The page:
This article is part of a more broad series of research questions I address regarding Gamma Exposure. Check out this post for more.
We believe that the greater granularity of the GEX distributions suggests that there is some element of market volatility that is simply not able to be captured by the VIX model, or indeed any other variance metric based on quoted option prices. Rather than prices, GEX concerns itself with the quantity and characteristics of all existing option contracts at all strikes, and at all expirations―and the market participants who trade them.
If investors continue to look toward the option market for alpha signals and risk assessments, they would do well to consider Gamma Exposure as a smarter alternative to price-derived volatility and variance estimates.
The key deficiency in using option prices to gauge future volatility is that no two market-makers’ books are the same, and a tight spread from any one market-maker completely obscures the risk appetite of every other.
This problem is readily ameliorated by computing the GEX of options known to be in circulation and deriving projected return distributions from the historical market impact of those contracts.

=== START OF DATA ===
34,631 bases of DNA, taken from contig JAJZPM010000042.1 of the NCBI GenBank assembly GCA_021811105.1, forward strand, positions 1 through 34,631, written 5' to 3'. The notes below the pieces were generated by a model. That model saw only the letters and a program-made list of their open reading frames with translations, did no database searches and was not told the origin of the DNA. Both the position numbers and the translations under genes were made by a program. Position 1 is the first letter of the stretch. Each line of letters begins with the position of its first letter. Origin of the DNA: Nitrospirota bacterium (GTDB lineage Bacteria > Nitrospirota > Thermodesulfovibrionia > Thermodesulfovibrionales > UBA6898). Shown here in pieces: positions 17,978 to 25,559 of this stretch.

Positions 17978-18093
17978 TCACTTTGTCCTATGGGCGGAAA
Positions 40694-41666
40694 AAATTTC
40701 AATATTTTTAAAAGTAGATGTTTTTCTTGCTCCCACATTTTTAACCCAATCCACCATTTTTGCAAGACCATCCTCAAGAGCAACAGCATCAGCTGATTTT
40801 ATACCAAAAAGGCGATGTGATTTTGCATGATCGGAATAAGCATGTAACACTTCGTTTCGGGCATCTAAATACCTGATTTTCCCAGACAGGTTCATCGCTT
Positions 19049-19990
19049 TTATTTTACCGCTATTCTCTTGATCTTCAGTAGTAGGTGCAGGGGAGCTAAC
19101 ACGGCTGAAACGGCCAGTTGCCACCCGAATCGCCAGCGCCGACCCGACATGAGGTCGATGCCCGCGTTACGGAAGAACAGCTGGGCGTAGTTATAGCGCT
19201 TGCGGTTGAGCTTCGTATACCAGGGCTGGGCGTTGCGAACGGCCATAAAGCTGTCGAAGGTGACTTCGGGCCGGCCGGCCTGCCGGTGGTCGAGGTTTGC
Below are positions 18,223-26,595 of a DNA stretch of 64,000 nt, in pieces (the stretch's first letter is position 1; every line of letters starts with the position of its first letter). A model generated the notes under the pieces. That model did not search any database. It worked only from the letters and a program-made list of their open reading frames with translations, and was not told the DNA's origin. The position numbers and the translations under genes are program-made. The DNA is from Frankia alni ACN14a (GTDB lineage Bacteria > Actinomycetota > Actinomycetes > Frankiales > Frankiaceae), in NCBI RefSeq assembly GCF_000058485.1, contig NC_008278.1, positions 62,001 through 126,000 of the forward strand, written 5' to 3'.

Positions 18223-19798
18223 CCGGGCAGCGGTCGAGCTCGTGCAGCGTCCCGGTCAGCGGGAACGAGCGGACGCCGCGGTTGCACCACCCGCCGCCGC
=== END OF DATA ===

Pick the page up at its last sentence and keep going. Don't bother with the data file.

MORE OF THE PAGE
And so, when―in light of the evidence―investors eventually acknowledge that the option market does have a truly pervasive, day-to-day impact on the paths and volatilities of stock prices, we think that it is a natural next step to consider GEX an essential addition to the equity investment process.
Gamma exposure (GEX); refers to the sensitivity of existing option contracts to changes in the underlying price. Like with DPI, substantial imbalances can occur between market-makers’ call- and put-option exposures, and when those imbalances occur, the effect of their hedges can either accelerate price swings (like a squeeze) or stifle movement entirely.
We have developed a novel way to quantify this exposure and the direction of hedging that occurs in the event of n% price moves. The effect of this insight on our forecasting has been profound.
This monitor by SqueezeMetrics will provide you with Dark Pool buying as well as Gamma Exposure for all of the components of the S&P 500. (Please note, this is NOT Gamma Exposure on the S&P 500 index (SPX) itself. Rather it is a calculation of all of the component stocks on the S&P 500. For SPX GEX, you can subscribe to SqueezeMetrics or find that information at TradingVolatility below.)
Gamma Exposure Charts
A view of the cumulative Gamma Exposure (in $) across each strike for a given stock, calculated using all options with less than 94 days to expiration.
These options data tables based on open interest produce gamma readings which can be used to define important levels in the S&P500 (SPX) market. This data is recalculated each night based on a proprietary model. Some traders and investors believe that large open interest at a specific options strike produces actionable trading intelligence. These tables are all grouped by strike, not expiration date.
Bookmark this post if you wish. I will be updating it frequently. Consider all my posts to be a work in progress.
If you have other resources with regards to Gamma Exposure, please share them in the comments below!